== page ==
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Physical Techniques in Biological Research, Volume I: Optical Techniques focuses on improvements in physical techniques used in biological research on cells and tissues.
The selection first discusses photochemistry and luminescence and light scattering, including applications of luminescence, theory of light scattering and its applications, and light scattering apparatus. The text then examines absorption spectroscopy, ultraviolet absorption spectrophotometry, and infrared spectrophotometry. Discussions focus on factors involved in data gathering, empirical correlation between molecular structure and absorption spectra, buffers for ultraviolet absorption spectrophotometry, instrumentation and techniques, and interpretation of data.
The text ponders on the light microscope and phase and interference microscopy, as well as the optical and mechanical systems of microscopes; wave nature of light and its consequences; purposes of phase and interference microscopy; and principles of phase microscopy. The publication also reviews birefringence and dichroism and electron microscopy.
The selection is highly recommended for students and readers interested in the physical techniques used in biological research.
Contributors to Volume I
1. Photochemistry and Luminescence
I. Principles of Photochemistry
II. Some Applications of Luminescence
III. Special Experimental Techniques
2. Light Scattering
II. Theory of Light Scattering and Its Applications
III. Light Scattering Apparatus
IV. Experimental Procedures
3. Absorption Spectroscopy
II. Factors Involved in Taking Data
4. Ultraviolet Absorption Spectrophotometry
III. Empirical Correlation between Molecular Structure and Absorption Spectra
VI. Buffers for Ultraviolet Absorption Spectrophotometry
VII. Calibration of the Ultraviolet Spectrophotometer
5. Infrared Spectrophotometry
II. Instrumentation and Techniques
III. Interpretation of Data
6. The Light Microscope
I. The Principle of Lenses and Optical Systems
II. The Eyes and Vision
III. The Wave Nature of Light and Its Consequences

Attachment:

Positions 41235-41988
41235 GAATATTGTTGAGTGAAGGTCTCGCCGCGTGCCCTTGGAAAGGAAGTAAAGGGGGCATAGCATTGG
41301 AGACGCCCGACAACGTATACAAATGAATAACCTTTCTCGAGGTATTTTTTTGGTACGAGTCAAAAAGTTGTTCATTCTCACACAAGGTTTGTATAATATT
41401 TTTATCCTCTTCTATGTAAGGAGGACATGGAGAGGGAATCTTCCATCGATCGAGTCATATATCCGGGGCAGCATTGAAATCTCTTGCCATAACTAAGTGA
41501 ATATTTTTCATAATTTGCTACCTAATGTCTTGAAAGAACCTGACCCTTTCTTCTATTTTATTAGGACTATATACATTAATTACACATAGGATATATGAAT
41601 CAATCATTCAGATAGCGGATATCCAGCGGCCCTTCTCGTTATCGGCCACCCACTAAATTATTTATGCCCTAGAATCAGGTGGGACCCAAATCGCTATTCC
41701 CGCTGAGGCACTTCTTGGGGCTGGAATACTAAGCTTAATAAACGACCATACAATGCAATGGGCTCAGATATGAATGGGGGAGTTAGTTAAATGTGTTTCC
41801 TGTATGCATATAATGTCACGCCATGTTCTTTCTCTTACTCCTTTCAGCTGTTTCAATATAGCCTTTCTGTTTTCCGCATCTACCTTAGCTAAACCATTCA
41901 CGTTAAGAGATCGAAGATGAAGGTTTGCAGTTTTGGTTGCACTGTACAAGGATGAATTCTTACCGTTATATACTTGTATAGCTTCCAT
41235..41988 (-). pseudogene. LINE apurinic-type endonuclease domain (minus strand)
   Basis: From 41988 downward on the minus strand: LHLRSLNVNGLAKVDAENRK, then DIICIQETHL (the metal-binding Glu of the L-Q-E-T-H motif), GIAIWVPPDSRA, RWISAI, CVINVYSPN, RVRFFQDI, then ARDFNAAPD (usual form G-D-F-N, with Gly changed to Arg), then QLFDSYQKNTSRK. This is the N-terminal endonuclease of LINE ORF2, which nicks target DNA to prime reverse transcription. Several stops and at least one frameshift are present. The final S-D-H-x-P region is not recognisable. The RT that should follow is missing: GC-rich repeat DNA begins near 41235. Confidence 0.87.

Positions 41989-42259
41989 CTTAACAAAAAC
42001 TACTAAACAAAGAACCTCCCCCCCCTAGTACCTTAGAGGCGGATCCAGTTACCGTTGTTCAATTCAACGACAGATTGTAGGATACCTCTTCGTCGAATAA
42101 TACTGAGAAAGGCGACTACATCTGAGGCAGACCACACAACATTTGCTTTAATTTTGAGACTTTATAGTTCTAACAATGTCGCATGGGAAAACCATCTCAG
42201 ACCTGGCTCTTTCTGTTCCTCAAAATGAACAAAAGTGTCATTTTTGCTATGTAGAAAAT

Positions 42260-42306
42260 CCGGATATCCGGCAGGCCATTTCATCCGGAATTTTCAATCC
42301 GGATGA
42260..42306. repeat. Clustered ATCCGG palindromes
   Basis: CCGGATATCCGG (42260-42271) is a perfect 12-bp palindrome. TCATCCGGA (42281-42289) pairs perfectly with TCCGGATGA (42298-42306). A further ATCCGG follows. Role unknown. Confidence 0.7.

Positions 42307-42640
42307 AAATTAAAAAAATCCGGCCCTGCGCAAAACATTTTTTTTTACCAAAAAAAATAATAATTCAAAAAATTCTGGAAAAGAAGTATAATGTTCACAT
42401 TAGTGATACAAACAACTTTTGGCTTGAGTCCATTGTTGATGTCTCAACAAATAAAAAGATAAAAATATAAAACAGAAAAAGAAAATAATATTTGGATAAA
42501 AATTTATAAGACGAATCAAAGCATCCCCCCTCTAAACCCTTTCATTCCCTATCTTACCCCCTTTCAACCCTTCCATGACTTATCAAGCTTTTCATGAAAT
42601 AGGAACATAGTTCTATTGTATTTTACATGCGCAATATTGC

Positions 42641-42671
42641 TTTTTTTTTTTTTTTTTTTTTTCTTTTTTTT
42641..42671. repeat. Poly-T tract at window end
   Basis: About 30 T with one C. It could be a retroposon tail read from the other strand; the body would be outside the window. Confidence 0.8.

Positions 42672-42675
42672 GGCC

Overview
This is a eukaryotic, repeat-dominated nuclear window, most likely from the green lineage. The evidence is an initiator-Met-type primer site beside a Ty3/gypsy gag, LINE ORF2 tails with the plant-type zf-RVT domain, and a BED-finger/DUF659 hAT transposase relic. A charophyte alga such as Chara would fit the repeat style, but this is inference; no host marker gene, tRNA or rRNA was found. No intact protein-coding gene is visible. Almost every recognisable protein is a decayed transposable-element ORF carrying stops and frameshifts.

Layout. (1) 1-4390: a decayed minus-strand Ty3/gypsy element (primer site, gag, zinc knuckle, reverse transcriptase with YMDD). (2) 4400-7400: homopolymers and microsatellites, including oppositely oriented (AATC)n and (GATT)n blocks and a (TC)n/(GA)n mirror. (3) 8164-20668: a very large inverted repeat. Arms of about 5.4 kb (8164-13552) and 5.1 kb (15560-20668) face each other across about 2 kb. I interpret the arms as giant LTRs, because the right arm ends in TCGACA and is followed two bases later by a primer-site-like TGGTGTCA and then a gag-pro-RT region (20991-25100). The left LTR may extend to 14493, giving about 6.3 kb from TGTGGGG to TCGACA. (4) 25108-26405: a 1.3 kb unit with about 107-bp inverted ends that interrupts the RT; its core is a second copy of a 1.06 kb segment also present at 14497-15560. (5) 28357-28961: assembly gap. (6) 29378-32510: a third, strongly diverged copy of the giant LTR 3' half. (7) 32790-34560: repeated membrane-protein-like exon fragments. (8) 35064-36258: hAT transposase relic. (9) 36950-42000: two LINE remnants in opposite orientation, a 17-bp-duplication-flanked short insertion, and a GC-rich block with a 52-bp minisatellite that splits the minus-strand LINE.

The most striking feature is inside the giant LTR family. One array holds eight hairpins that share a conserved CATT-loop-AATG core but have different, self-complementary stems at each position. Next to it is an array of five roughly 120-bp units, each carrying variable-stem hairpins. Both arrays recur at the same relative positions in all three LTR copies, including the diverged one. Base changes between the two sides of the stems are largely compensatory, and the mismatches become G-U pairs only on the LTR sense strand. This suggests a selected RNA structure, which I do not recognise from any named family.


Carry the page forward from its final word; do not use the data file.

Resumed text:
IV. The Optical and Mechanical Systems of Microscopes
V. Practical Manipulations
VI. The Interpretation of the Image
7. Phase and Interference Microscopy
I. Purposes of Phase and Interference Microscopy
II. Principles of Phase Microscopy
III. Useful Quantitative Relations
IV. Particles with Inclusions
V. Use of the Phase Microscope
VI. Systems for Variable Phase Microscopy
VII. Measurement of Small Opaque Particles
VIII. The Phase Vertical Illumination Microscope
IX. Phase Color Contrast
X. Interference Microscopy
8. Birefringence and Dichroism
I. Nature of Polarized Light
II. Production of Polarized Light
III. Origin of Birefringence and of Dichroism
IV. Experimental Techniques
9. Electron Microscopy
I. The Limits of Optical Observation
II. Basic Principles of Electron Microscopy
III. Practical Differences between Optical and Electron Microscopy
IV. Elements of Electron Lenses
V. The Illuminating System
VI. The Imaging System
VII. Recording the Image
VIII. Requirements for High Performance
IX. Specimen Technique: Mounting and Shadowcasting
X. Specimen Technique for Biological Material
XI. Replica Techniques for Biological Material
XIII. Other Electronic Methods of Microscopy
- No. of pages:
- © Academic Press 1955
- 1st January 1955
- Academic Press
- eBook ISBN:
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